Google sues Sonos over smart speaker and voice control tech
Google is striking back at Sonos with a pair of lawsuits alleging that the wireless speaker company is infringing on a number of its patents around smart speakers and voice control technology. It’s the latest volley in a back-and-forth battle over wireless speakers that has so far involved multiple lawsuits from Sonos, one lawsuit from Google, and one ruling in favor of Sonos that’s led to features being stripped from Google’s products.
These new lawsuits allege infringement of seven additional patents. One lawsuit focuses on hotword detection and wireless charging, and the other revolves around how a group of speakers determines which one should respond to voice input.
Google spokesperson José Castañeda said the lawsuits are being filed to “defend our technology and challenge Sonos’s clear, continued infringement of our patents.” Castañeda said that Sonos had “started an aggressive and misleading campaign against our products, at the expense of our shared customers.”
Both lawsuits are being filed this morning in the United States District Court for the Northern District of California. Google plans to file similar lawsuits with the US International Trade Commission in the coming days that will seek to ban imports of any infringing Sonos products.
Sonos characterized the new lawsuits as an “intimidation tactic” and said they were intended to “retaliate against Sonos for speaking out against Google’s monopolistic practices,” allow Google to avoid royalty payments, and “grind down a smaller competitor,” Eddie Lazarus, chief legal officer at Sonos, said in a statement to The Verge. “It will not succeed.”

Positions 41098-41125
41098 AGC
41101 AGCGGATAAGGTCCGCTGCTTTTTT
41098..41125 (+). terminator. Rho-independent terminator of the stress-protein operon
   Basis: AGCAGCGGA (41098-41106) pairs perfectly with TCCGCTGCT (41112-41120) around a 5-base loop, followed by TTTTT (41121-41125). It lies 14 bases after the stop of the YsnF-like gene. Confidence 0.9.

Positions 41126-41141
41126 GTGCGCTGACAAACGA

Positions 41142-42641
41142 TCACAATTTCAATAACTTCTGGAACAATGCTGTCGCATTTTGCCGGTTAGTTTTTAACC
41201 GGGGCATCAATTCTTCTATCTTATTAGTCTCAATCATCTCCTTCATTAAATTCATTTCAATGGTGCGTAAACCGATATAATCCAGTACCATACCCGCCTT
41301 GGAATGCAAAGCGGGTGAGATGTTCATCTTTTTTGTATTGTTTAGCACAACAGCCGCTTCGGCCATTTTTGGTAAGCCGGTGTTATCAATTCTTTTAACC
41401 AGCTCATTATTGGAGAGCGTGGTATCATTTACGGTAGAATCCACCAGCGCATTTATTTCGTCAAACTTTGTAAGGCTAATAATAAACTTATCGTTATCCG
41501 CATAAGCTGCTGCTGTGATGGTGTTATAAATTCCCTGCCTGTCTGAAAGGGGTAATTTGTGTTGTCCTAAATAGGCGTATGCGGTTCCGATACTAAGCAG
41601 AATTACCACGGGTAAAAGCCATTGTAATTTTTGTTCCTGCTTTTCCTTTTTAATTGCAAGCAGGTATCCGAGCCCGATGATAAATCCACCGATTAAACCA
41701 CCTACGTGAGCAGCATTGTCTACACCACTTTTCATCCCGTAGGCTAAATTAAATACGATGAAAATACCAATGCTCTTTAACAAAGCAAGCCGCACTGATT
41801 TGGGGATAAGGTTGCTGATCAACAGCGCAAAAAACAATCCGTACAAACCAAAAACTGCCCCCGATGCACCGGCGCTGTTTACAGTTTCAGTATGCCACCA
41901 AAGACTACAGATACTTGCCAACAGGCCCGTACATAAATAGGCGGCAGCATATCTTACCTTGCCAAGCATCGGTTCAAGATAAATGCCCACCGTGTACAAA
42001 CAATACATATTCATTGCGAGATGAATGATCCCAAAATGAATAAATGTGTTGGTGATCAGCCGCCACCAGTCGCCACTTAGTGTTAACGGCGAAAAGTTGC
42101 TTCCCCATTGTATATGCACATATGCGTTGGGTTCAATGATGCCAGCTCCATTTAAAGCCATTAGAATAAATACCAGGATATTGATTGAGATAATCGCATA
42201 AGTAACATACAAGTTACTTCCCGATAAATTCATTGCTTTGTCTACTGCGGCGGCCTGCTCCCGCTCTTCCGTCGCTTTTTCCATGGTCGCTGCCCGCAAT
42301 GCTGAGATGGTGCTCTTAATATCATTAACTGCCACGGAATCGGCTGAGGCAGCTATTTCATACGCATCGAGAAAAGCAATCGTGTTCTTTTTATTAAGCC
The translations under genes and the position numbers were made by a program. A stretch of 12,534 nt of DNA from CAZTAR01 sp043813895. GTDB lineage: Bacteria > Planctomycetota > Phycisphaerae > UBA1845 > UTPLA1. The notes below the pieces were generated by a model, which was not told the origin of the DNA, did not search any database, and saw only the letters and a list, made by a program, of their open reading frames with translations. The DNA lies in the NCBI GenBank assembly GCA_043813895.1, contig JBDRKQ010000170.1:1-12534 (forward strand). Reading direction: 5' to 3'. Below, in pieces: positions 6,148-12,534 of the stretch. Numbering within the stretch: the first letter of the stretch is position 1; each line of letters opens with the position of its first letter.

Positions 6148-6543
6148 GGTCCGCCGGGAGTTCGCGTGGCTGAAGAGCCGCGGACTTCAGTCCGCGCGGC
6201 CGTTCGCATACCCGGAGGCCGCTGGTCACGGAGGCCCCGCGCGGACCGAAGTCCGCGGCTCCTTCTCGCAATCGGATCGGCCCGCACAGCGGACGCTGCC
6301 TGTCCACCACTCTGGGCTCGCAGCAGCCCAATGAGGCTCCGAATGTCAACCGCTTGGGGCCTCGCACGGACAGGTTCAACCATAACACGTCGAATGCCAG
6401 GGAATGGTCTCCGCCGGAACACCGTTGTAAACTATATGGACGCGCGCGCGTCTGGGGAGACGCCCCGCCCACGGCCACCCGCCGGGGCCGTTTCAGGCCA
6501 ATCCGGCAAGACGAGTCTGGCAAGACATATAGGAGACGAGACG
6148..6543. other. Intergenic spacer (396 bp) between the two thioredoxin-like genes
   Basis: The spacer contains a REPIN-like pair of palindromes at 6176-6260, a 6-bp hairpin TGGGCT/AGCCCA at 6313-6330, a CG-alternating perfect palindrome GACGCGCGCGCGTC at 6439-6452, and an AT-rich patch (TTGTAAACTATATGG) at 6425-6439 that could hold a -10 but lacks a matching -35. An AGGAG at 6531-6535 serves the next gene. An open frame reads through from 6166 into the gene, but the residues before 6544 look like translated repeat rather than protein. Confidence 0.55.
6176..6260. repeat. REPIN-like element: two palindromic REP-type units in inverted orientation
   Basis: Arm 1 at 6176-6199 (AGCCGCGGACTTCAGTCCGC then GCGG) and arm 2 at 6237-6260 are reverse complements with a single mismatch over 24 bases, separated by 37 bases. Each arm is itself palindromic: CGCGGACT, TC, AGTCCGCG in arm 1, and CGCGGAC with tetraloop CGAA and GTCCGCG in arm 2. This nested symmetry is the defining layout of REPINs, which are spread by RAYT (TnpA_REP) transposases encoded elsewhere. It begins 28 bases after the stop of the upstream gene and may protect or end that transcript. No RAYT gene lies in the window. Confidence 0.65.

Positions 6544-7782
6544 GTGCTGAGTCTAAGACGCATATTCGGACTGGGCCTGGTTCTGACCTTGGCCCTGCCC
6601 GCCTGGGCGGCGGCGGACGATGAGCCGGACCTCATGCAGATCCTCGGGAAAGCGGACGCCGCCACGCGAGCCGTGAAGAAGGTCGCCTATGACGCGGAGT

The legal skirmish started in 2020 when Sonos initially sued Google over multiroom speaker technology. The two companies had partnered years earlier to make Google services work on Sonos speakers, and Sonos claimed that Google went on to steal its speaker tech to build the Google Home and other devices. Google countersued months later, claiming Sonos infringed on a number of its patents, too. Then Sonos sued again. Finally, in January — two years after the first lawsuit was filed — the US International Trade Commission ruled in Sonos’ favor, finding Google in violation of Sonos’ patents.
In response, Google has had to adjust features of some of its products. That included Google removing the ability to adjust the volume of a group of speakers at once — a pretty annoying change for owners of multiple Google speakers. Today’s lawsuits seems to be an attempt by Google to gain leverage on Sonos as the two spar over features.